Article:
Blink your eyes once, and you’ll see a new building in Yangon.
Myanmar is currently going through a lot of changes during the past few years; you will see all kinds of new businesses in every corner of the metropolitan Yangon city both from foreign investors and local young entrepreneurs. These rising entrepreneurs are full of creative ideas and,without doubt, are the future leaders of the country.
However, to be a successful leader of a country or a business, one needs to be well equipped with three key leadership skills such as strategizing, Decision making, and Influencing.
“We want to help the people we’re working with and we want to learn from them. We focus on the 3 Gs in Asia: Generation, Gender and Government” and Myanmar is an important place for all three,” said Dr. Scott Macleod, the Director of Leadership Programs, and APLP Alumni.
During “Generating Change”workshop, he stressed the importance of a leader’s decision because it can affect others’ lives. He said that people try to make logical/rational decisions, but a lot of decisions are influenced by emotions (e.g. fear, love, and power), biases (heuristics) and risks (cost and benefit). Therefore, leaders need to love complexities; they need to explore, learn and ask questions.
The second topic he talked about was the use of strategies. A leader should be able to tell stories because stories help people make sense of the world when data does not. A lot of decisions are made after hearing all the stories from one’s company, family or friends. Thus, a leader has to use the story telling strategy, and understand what kind of stories to tell to their followers to reach a successful goal.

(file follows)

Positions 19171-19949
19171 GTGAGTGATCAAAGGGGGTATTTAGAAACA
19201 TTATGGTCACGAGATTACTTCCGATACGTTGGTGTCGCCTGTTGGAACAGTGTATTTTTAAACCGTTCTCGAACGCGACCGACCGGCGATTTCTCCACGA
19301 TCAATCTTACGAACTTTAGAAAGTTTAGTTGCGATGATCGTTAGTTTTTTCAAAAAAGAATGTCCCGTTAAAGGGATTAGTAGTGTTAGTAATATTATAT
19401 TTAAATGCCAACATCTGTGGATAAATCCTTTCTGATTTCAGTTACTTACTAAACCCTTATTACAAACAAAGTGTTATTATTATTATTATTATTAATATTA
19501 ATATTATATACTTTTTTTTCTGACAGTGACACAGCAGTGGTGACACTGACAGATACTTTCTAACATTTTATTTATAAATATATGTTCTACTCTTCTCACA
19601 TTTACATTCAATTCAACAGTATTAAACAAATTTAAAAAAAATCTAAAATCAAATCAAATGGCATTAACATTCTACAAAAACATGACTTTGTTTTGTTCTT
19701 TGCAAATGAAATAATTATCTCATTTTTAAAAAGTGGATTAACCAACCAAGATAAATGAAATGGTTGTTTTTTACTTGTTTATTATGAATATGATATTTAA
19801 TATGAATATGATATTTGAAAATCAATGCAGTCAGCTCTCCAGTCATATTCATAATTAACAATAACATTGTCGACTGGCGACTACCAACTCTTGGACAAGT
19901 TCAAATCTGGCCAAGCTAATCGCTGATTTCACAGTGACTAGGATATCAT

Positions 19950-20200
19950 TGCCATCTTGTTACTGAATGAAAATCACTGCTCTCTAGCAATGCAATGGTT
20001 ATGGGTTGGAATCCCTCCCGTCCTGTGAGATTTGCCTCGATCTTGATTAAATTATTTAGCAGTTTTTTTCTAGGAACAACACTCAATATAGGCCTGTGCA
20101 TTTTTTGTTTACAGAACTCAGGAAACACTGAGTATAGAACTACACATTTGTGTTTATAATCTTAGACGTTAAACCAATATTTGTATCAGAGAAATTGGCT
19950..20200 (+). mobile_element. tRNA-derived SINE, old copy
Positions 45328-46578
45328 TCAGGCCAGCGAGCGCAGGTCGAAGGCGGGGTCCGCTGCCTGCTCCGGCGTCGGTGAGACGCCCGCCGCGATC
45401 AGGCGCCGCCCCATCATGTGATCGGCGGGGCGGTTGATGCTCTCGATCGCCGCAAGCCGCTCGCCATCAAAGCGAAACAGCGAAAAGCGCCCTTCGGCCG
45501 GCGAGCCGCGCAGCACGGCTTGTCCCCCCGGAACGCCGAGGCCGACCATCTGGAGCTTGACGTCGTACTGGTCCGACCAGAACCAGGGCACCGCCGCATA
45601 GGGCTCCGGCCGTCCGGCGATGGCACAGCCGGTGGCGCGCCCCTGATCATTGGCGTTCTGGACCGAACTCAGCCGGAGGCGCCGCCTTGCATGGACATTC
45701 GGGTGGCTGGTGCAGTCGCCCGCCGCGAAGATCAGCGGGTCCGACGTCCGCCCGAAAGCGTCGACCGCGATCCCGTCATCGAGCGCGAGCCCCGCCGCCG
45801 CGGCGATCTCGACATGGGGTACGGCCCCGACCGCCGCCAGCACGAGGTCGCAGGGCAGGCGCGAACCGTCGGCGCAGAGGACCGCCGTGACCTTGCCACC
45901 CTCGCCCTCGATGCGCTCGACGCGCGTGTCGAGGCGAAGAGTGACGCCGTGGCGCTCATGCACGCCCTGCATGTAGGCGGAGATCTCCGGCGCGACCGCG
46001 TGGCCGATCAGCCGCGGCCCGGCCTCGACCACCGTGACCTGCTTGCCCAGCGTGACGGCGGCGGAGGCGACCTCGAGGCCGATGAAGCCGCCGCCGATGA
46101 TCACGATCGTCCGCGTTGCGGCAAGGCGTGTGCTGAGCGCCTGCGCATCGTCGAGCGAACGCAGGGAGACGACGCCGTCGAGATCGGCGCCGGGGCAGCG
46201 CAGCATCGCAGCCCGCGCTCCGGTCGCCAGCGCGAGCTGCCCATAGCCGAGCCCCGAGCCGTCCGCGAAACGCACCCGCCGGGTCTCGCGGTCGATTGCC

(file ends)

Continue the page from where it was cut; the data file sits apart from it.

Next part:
The third topic was Influence: leadership without authority. This seemed very controversial. How can one lead without authority? The participants brainstormed their ideas and came to many ideas on how to influence either our boss, family, anyone with higher authority. Finally, we all came to learn that “trust” is the root of influence. Only when our bosses trust in our ability, will they listen to our opinions and at that moment, we will have gained influence.
For Macleod, it was not only a teaching session, but also a learning session.
“This is especially an exploration; through these workshops, we work with the group of people and figure out what works with them and what didn’t. We convene meaningful conversations from people and when we do that, we learn the things they’re thinking about, and hearing about it from them is much better than reading statistics, and journal articles,” he noted.
Through his exploration in Myanmar, he saw Myanmar as a country going through a lot of changes.
“Generally, in Asian model there’s hierarchy, patriarchy, authority, is all that made the system works, but now the new generation wants voice, women wants voice, and people expect the government to be interactive. So really what we’re going for is the new voices. That’s what why we’re looking at the three Gs, to explore that change,” he explained.
The workshop was held at 360ed, a social enterprise based out of Singularity University in Silicon Valley. It leverages advances in virtual reality and augmented reality technology, 360ed provides 360-degree films of exemplary classrooms from around the world for teaching professional development and enhancing learning material for students.
They offer 21st century learning skills courses such as: Robotics Course, a robot programming and 3D printing course, and Maker Course, electronics automation with 3D printing. 360ed aims to provide the students of 21st century with the creative and practical courses that are rare in Myanmar, and the future of Myanmar depends a great deal on the millennial and post-millennial.
So the question is: Is Myanmar in for a better future?